Saturday, November 9, 2019

A love letter to Missisquoi

Black/Maquam Creek Trail
Stephen J. Young Marsh Trail
Old Railroad Passage Trail



Northern Harrier Circus cyaneus
Rusty Blackbird Euphagus carolinus
Fox Sparrow Passerella iliaca
American Tree Sparrow Spizella arborea
House Finch Haemorhous mexicanus
Brown Creeper Certhia americana
Common Merganser Mergus merganser
Hooded Merganser Lophodytes cucullates
Hooded Merganser Lophodytes cucullates
Snow Goose Chen caerulescens
Canada Goose Branta canadensis
Eastern Comma Polygonia comma






Vermont and Upstate New York, November 4-8, 2019
  Missisquoi means “people of the flint place” in Abenaki. Just a short canoe ride across the water from the George Montgomery Bird Sanctuary is the Missisquoi National Wildlife Refuge in Vermont, a place I’ve fallen in love with. There are five trails to bimble down, each lovelier than the last. The black-watered creek paths have a moody Tim Burton-y character, especially after a fat skiff of snow. The trails always seem empty, save for some duck hunters, but I imagine there are a few more birders on the weekends and during migration season.
  As the only federal parkland in Vermont, like most national parks south of the border, Missisquoi has recently been bled white by a thousand (budget) cuts. Perhaps it’s best to see it now, before the place is broken up and sold to the greediest greed-head, and it ends up looking like mile on mile of sun-bleached Korean concrete wasteland (and humanity chokes to a slow death as folks feast on a last meal of their neighbour’s brains and gore while screeching at the full moon). But at least we had a modest bump in corporate profit margins for a few years there, eh? Eh? Anyhoo.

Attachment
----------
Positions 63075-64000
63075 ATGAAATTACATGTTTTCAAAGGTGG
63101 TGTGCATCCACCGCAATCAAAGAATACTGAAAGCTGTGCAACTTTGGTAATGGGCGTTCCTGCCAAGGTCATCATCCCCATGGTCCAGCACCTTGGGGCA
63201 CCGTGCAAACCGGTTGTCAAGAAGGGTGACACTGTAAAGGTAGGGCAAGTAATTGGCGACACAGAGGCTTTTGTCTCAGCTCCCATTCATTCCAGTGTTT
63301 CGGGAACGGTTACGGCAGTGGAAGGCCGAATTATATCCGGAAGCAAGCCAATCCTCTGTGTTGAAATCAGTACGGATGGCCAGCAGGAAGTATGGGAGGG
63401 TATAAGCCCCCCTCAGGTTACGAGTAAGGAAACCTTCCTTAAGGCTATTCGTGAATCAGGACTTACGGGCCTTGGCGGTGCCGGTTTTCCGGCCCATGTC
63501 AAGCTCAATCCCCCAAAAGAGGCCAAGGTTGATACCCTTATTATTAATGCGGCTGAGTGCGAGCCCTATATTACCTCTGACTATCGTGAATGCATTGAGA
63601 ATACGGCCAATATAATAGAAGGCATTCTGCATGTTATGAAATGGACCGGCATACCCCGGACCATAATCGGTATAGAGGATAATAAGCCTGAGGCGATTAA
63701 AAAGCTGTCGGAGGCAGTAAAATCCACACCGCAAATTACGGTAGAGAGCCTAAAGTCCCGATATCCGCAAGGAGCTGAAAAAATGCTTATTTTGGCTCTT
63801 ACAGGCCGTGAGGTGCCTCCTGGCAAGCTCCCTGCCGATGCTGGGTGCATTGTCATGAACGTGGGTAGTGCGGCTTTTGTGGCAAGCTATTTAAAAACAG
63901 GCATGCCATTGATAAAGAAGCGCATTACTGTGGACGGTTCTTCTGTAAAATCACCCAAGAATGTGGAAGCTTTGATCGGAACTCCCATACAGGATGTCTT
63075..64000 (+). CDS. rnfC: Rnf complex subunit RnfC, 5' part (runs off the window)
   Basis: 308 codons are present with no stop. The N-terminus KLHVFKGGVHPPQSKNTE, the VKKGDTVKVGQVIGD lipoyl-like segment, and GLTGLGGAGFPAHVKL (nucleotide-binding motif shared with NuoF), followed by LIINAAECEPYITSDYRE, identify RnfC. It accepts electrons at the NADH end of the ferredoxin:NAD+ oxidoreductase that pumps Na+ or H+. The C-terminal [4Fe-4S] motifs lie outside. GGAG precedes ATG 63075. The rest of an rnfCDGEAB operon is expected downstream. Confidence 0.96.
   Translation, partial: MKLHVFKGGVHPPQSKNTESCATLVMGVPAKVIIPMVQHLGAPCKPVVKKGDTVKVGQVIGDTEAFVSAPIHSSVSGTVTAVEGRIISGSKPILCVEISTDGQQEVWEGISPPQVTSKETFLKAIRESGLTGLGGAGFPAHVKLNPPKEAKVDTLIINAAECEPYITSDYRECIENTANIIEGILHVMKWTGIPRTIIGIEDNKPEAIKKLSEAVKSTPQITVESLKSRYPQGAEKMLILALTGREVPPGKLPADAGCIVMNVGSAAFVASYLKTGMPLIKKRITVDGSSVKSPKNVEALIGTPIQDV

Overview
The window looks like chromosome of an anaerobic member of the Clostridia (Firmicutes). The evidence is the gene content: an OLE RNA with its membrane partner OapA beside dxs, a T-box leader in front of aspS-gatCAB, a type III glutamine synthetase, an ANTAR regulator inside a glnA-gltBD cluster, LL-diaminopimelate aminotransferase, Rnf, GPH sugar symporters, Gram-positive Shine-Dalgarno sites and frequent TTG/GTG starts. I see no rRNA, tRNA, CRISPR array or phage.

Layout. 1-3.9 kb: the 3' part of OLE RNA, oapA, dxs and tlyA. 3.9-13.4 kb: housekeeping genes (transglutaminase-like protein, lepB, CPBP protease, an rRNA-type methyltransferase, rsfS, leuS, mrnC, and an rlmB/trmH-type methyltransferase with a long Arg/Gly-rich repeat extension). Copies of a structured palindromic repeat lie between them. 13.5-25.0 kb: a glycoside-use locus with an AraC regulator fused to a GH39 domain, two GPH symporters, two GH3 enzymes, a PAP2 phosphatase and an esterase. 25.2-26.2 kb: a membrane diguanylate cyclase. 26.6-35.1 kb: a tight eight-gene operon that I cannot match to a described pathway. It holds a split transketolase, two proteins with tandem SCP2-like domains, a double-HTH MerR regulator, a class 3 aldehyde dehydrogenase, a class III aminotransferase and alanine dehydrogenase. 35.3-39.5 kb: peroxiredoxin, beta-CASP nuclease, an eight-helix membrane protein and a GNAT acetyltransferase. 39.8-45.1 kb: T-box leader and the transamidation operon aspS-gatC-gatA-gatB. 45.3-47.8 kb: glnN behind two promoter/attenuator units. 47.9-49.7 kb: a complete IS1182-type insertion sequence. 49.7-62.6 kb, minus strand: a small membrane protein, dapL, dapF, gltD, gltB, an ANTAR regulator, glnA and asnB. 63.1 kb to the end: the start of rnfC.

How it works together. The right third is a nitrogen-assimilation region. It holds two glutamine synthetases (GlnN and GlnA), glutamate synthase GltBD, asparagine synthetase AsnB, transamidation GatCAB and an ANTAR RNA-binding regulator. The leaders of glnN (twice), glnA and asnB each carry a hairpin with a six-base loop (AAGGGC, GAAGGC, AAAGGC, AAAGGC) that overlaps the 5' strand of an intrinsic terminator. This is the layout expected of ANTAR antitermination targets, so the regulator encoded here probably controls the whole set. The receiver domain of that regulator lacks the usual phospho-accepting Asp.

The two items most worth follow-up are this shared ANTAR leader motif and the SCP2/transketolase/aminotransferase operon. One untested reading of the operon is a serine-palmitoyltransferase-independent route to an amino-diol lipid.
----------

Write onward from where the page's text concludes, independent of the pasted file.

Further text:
A brief wedge of afternoon sun on the 6th duped a lot of frogs out of the water and onto the roads where they sat torpid, and many ended up getting wiped out by pickup trucks. A lone Eastern Comma was also drawn out by the wan sun. The weather turned on the 7th, with chillier temperatures and regular snow squalls coming in off Lake Champlain.
  My bird of the trip was a Vesper Sparrow at Louie’s Landing on November 6th, albeit not satisfying looks. Species like plentiful American Tree Sparrows and Rusty Blackbirds, as well as Red-bellied Woodpeckers felt like a treat.
  In Rouses Point, New York, a Great Horned Owl glimpsed, then heard calling all night was pretty badass. Also in the area was a decent meli-melo of waterfowl, as well as a Red-bellied Woodpecker and some rather confiding Fox Sparrows. The trip total was 52 species, with the best day being 38 species on the 6th, on three of the Missisquoi trails.
  I wrote a story called “The Ghosts of Missisquoi” a few years back, about a group of spectral birders that messes with poorly-behaved photogs by conjuring up Passenger Pigeons. Still hasn’t been published, so it’s probably time to rewrite or shelve it.
  Birds!

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